Different shareholders have different expectations. The expectations of shareholders that are retired is not the same with the expectations of young investors. This is an important factor that affects dividends policies. Retired investors are more interested in large dividend payments whereas young investors are more concerned with capital growth. Thus, it is important for investors to take the expectations of the majority of the investors into account in formulating their dividend policy.
Leverage is a financial factor affecting dividend policy. If a company has a lot of debt its dividend payments will be low compared to a company that uses other forms of finance other than debt. This is because a company that has a large debt burden needs to divert most of its revenue paying off interest and debt. As a result, the dividend payments will be lower. On the other hand, a company that has alternative sources of finance can give out high dividend payments.
Business cycles are one of the major macroeconomic factors affecting dividend policy. During a boom dividend payments are high and during a recession dividend payments may decrease. Also, companies may take a conservative approach in dividend pay-outs in order to save funds to sustain them during a recession. This way, a reasonable amount in dividend payments can be paid out when there is not much business activity to maintain the confidence of current shareholders and to attract new investors. Depending with the future investments plans of the company dividends payments are normally generous when the economy is expanding.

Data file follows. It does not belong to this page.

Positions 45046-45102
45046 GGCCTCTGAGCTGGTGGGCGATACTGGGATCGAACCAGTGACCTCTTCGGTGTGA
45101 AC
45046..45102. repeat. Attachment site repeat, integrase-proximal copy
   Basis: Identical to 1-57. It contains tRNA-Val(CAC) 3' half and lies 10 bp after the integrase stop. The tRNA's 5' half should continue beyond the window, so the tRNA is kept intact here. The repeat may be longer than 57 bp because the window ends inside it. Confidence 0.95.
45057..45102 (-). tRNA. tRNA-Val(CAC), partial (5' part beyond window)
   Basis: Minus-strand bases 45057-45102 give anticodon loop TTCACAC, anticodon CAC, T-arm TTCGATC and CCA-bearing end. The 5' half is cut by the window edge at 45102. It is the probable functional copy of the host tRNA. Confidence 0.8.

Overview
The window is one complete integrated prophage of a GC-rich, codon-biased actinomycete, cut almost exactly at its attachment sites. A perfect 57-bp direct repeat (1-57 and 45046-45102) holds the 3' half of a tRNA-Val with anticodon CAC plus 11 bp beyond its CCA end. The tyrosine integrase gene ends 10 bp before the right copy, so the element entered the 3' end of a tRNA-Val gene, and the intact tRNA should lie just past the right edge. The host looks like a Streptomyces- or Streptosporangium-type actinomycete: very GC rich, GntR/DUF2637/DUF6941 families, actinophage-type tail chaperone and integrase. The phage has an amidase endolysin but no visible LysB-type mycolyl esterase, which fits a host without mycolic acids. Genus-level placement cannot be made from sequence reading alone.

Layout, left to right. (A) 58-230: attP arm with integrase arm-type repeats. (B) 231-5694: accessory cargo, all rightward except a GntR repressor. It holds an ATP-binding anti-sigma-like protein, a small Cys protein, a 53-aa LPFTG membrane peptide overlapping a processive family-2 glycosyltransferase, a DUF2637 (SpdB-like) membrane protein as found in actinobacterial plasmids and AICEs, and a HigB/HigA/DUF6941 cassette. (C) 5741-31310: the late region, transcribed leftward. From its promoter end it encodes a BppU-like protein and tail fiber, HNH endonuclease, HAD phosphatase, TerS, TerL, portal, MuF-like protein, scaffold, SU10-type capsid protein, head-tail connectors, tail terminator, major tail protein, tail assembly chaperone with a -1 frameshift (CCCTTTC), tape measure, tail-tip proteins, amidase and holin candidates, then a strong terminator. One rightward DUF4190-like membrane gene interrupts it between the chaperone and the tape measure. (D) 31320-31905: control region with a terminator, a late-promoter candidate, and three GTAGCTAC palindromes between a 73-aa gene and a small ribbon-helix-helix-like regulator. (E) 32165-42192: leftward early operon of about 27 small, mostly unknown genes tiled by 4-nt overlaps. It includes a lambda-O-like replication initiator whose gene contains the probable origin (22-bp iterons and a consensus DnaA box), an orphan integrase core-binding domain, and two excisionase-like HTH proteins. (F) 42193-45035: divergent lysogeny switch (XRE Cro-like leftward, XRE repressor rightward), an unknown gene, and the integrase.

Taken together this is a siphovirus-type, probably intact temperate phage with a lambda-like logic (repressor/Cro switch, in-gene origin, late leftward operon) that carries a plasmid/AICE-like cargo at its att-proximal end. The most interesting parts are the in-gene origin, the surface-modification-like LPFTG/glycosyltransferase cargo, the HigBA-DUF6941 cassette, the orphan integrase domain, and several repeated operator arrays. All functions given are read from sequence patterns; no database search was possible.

Profitability is one of the primary factors affecting dividend policy. In fact, if there is not profit then no dividend payments can be made. Therefore, profitable companies are able to pay high dividends to their shareholders whilst companies that do not make much profit cannot. In some cases, companies may even hold back on dividend payments if they wish to reinvest the profits for business expansion. The average profit level of a firm needs to be determined to devise the best dividend policy that is suitable for the firm’s income. This can be done through analysing the past profit performance of the organisation. Also forecasting profits to determine the future performance of an organisation will also be useful in determining the right dividend policy.
Another factor affecting dividend policy is the taxation policy in a given country. Corporate taxes affect dividend policy directly and indirectly. The overall profit level of a firm is taxed and that directly reduces the profits an organisation can redistribute in dividends. In addition, if dividend income is taxed whilst capital gain isn’t then a firm may not pay out large amounts of dividends. Instead, it will focus on retaining its profits in order to increase the price of the company’s share. This is done in order to give the maximum return to shareholders.
Liquidity is another financial factor affecting dividend policy. The availability of cashflow in an organisation is directly related to the dividend policy. Often, companies that have high profits may have most of their profits tied up in working capital but with low cashflow. In such instances the dividend policy is conservative. High dividends payments are only possible when the company is liquid.